AHMEDABAD: You might be at a major crossroads in the city at 11.30pm and awed to see vehicles patiently waiting for the traffic light to turn green — and most two-wheeler riders wearing helmets. No, it’s not Mumbai or Delhi — it’s our own Ahmedabad that has finally learnt to honour the red light.
City police, after a major corrective drive against illegal parking and flouting of safety norms last year, had commissioned Cept University to measure the impact of the drive. The initial results are encouraging. Prof H M Shivanand Swamy, executive director of Centre of Excellence in Urban Transport at CEPT, shared the findings on Monday, noting that they found about 53% overall adherence to wearing helmets.
“We had chosen 15 major junctions randomly in the city representing different socio-economic profiles and had procured video footage of four different timings from morning to late night in January. We found that adherence to helmet rule and stop-line has gone up significantly. Earlier figures mentioned about 25% of two-wheeler drivers wearing helmets,” he said. Is the change brought about by the stringent e-challan system - churning out over 30,000 challans daily? Swami said punitive action is definitely a major component of the change, but more than that, it has to do with forming positive habits.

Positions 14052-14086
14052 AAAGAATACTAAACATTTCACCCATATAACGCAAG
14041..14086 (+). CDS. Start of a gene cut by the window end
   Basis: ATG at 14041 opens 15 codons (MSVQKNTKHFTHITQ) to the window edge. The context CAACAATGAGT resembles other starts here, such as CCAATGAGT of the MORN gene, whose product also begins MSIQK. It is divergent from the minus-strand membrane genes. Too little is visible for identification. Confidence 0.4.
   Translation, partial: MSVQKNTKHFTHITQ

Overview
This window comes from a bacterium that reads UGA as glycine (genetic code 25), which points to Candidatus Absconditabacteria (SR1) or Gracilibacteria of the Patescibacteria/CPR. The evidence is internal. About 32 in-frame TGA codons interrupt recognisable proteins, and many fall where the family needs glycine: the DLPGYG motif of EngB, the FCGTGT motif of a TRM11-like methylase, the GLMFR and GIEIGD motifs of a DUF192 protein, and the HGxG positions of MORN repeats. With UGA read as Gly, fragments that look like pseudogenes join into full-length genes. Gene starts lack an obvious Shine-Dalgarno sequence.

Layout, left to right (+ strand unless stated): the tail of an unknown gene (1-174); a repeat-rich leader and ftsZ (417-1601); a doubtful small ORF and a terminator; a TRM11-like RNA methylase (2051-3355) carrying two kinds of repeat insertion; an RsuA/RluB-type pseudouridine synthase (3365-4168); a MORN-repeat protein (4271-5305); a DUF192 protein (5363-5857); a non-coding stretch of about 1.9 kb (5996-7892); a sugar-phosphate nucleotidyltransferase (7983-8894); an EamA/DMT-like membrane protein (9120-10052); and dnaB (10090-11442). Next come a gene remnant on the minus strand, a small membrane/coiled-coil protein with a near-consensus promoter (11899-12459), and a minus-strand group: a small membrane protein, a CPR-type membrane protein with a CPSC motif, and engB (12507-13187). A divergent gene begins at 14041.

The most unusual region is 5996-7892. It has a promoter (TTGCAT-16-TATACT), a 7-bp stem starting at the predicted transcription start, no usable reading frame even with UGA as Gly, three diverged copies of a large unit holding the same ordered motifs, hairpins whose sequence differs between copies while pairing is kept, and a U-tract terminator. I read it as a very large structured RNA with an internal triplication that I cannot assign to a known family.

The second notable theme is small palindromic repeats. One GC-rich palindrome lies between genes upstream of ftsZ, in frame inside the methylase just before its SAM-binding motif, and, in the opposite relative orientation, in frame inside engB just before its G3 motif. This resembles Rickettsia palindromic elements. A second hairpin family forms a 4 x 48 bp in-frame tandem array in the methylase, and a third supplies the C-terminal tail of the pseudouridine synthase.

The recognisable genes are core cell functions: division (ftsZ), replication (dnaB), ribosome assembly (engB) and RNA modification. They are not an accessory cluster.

“We found that those who wear helmets regularly have started wearing it irrespective of timings. About obeying the stop-line, I would say that it’s the power of one — we tend to look at the person going ahead of us rather than the signal. So if one person stops the vehicle, all at the junction follows the rule and vice versa,” he said.
A K Singh, city police commissioner, said that it’s a positive sign that those wearing helmets are now in majority on city roads. “It would lead to positive community norms and peer pressure. The study has also pointed at positive change at major junctions like Dufnala. We are making lot of effort to engage the community for safety. I am also happy about the popularity of helmets among women riders,” he said.
Cept officials said that Ahmedabad figures clearly show that two-wheeler riders form the majority of fatal accident victims. “Helmets surely reduce impact of collisions. In the next phase of study, we will cover the quality of helmets and how many riders wear it properly,” said Swamy.